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    In a couple of our internal apps, we use a UI design paradigm that we affectionately call an “awesome bar”. I really like these, and I think they make many types of applications much more useful and intuitive. While they have generally been hard to create in web apps, the introduction of canvas and inline SVG has made them a synch to put together. I see a lot of great examples of canvas and SVG that are absolutely mind-bending to look at, but very few examples which enhance the traditional applications and websites we use on a day-to-day basis.

    I won’t claim to have invented these, but I was reminded of how cool they are recently when I read this post: http://blog.asmartbear.com/creativity-over-optimization.html. I will give a brief explanation of what these are with some examples, why I think they rock, and some sample code.

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  6. Pablo Brasero

    HTML5-powered Ajax file uploads

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    10/January/2012
    This information is out of date. See the followup article on FormData.
    21/October/2010
    Added the Firefox! section

    Introduction

    File uploads have traditionally had very bad usability on the web. The standard solution was uploading files as part of a form, leaving the user to just wait until the process was done. We could offer barely any feedback of what was going on.

    Several options appeared to make the process more bearable for the user. Some alternatives were client-based, such as using some Flash-powered element like SWFUpload. Other alternatives laid more on the side of the server, like leveraging Nginx's mod_uploadprogress with a pinch of Ajax. However, there was still the question of why there was no solution that avoided proprietary technology, required minimal hassle OR was free of far-fetched hacks.

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  7. Makoto Inoue

    Living on the edge of the WebSocket protocol

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    • Introduction
    • Getting Info
    • So What’s Changed?
    • What about version incompatibility?
    • Summary

    Introduction

    Hello. It’s been a while since I last blogged about WebSocket. It’s been exciting that many new frameworks and services are out including our own Pusher.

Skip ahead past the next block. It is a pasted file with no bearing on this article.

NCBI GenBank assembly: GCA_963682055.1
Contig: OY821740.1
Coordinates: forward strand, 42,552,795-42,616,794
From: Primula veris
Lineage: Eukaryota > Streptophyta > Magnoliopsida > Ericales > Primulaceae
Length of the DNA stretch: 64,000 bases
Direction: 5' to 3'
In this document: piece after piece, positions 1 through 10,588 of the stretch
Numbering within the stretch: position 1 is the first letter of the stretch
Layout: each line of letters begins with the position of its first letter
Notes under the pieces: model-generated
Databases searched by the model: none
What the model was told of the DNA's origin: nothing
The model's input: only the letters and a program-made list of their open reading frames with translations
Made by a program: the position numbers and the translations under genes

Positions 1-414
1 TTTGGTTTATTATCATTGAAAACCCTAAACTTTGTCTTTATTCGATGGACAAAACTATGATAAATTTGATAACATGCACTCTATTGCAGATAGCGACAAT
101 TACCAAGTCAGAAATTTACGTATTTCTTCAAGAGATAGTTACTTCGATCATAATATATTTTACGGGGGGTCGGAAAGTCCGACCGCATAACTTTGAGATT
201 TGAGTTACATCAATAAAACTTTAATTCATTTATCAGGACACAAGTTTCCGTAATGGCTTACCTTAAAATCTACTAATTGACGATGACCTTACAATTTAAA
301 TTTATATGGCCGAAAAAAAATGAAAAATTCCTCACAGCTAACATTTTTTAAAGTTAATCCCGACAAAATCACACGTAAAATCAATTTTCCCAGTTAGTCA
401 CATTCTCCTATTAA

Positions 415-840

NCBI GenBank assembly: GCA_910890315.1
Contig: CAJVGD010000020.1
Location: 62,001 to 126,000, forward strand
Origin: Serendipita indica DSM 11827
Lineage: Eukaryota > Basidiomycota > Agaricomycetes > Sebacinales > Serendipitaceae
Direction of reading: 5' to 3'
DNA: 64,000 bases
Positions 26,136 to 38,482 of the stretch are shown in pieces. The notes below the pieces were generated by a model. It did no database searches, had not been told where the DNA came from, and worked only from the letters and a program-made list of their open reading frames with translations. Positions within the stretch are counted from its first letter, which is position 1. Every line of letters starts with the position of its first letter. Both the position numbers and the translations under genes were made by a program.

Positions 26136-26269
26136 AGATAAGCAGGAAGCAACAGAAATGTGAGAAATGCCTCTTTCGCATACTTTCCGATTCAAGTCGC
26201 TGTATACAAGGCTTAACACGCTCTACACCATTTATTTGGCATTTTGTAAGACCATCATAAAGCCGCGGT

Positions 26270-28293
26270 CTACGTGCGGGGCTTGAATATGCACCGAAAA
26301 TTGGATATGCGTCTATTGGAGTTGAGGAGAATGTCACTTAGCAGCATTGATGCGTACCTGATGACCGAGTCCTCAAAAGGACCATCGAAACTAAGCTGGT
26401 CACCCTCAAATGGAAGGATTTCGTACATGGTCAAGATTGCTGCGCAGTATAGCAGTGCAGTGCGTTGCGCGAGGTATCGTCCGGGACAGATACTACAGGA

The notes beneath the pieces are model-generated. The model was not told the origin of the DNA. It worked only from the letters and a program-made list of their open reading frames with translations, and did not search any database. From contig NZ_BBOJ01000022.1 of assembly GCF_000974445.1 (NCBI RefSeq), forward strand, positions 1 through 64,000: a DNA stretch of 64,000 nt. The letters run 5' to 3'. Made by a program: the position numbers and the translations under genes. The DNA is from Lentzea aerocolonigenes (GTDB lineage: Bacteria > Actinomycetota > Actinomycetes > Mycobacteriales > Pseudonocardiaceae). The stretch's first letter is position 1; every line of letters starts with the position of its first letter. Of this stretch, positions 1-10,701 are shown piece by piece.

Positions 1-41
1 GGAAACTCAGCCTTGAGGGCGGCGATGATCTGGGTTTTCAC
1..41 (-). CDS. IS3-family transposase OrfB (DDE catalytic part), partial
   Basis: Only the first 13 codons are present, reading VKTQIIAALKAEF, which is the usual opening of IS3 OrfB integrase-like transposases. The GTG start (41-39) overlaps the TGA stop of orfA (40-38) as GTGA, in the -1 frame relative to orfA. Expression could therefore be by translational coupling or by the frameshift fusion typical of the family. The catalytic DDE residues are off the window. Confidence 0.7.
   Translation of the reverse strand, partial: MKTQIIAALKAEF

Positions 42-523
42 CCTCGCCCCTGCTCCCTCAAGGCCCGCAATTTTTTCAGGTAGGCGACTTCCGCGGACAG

Having said that, we have to be aware that the protocol is still actively being changed.

    Just a few weeks ago, there was an important announcement at Chromium blog.

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  8. Gwyn Morfey

    Client Patterns: Going Beyond the Stealthholder

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    Patterns aren’t just for software design. We can find generally reusable solutions to common problems in handling clients.

    Taking simple actions early can avoid serious problems with the client relationship later on. After seeing this work a couple of times, I ran a workshop at XP2010 where we developed detection heuristics and early interventions for several classes of difficult* clients.

    The Stealthholder

    Also featured in our ‘Sword and Other Tales’ presentation, the Stealthholder is a stealthy stakeholder who appears from nowhere at the end of a project and turns a success into a failure. This might just because an entire area of critical requirements was missed, but can also happen when the continuous process of redesign throughout the project doesn’t reach them, so they get a sudden shock at the final demo. War stories for this one were surprisingly common; my personal experience is with a high-ranking person who appears only at the beginning and end of a project, but others had encountered variants where the stealthholder is always visible but their apparent position in the hierarchy misstates their real power, or where the person is visible for the very first time at the end of the project.